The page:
If you look at his upcoming movie list on IMDB, Rogen is a very busy guy.

  • Tyler

    I just wanted to point out to the first commenter that the gorgeous blond woman dumps him because he’s an idiot, so I’d say that’s a remarkably slanted example that is being twisted.

    Honestly, though, Maryann, I’d have to say you were biased against this movie before going in, because of Seth Rogen and Judd Apatow. Despite the fact that the movie, without Rogen or Apatow, would probably still not tickle your fancy, I still think his presence in the movie is a sticking point that anyone with such an aversion just reflexively won’t be able to set aside and ignore, and it probably made your opinion of the film harsher than it should be.

    Regardless, I liked it. For the record, I am extremely anti-drugs and do not want marijuana to get legalized (despite whether or not the drug itself is particularly harmful, I don’t know or care, I just don’t want to have to deal with idiots abusing the law on a daily basis), nor, of course, have I ever been under the influence of marijuana.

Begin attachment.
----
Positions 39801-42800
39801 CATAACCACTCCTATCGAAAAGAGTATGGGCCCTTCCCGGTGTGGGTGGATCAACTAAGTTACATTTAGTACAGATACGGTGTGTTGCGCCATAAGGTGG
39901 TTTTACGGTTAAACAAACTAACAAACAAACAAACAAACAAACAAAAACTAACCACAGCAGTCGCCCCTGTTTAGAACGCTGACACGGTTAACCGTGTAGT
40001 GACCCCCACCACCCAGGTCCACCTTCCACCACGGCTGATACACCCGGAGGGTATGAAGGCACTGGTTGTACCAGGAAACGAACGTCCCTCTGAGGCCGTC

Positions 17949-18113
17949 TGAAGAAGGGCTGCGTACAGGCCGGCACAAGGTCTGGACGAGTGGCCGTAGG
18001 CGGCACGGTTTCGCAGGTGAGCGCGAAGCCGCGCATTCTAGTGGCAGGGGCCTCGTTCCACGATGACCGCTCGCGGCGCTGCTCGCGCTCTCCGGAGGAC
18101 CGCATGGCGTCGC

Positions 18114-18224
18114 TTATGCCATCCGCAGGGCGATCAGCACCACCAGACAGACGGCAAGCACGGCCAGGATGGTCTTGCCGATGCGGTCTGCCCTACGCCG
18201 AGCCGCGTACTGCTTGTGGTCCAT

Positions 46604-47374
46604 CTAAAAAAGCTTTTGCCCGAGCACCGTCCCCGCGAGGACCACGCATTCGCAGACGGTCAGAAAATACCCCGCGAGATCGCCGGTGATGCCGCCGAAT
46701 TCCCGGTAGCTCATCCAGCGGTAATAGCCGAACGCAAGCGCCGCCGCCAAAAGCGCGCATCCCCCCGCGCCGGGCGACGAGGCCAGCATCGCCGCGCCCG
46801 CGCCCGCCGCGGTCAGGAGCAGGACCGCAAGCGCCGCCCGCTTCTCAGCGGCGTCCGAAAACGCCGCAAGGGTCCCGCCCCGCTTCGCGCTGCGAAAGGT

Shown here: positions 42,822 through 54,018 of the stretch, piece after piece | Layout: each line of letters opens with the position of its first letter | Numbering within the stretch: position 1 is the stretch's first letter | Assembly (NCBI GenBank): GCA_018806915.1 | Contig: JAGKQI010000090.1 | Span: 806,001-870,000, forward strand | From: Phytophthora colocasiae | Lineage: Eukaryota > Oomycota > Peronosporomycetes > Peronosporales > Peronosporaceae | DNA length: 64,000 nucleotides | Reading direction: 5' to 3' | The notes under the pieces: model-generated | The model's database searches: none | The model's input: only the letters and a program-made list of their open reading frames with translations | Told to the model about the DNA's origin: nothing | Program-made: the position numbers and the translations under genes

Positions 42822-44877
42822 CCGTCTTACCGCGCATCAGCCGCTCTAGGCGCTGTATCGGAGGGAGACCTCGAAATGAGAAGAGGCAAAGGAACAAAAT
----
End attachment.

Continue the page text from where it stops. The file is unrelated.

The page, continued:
• Tyler

    Or, I guess, I just read on another review that you said you know your biases, so if that’s true and it’s clear to me that both you and I know Rogen is a bias, why see and review the movie? I used to see movies with lights but not links, why not this?

  • Tyler

    Never mind. I’m guilty of doing what I hate: posting a comment without reading all of the others.

    As for this thing about bankability, I don’t really see why in a studio system that constantly plays it safe, you have to open a movie not of your ilk to be “bankable”. All “bankable” says to me is that a studio can count on that person’s films making money, and when most actors do the same kinds of stuff their entire career, how are they not “bankable”, i.e. a safe bet for any studio who wants to make a quick buck?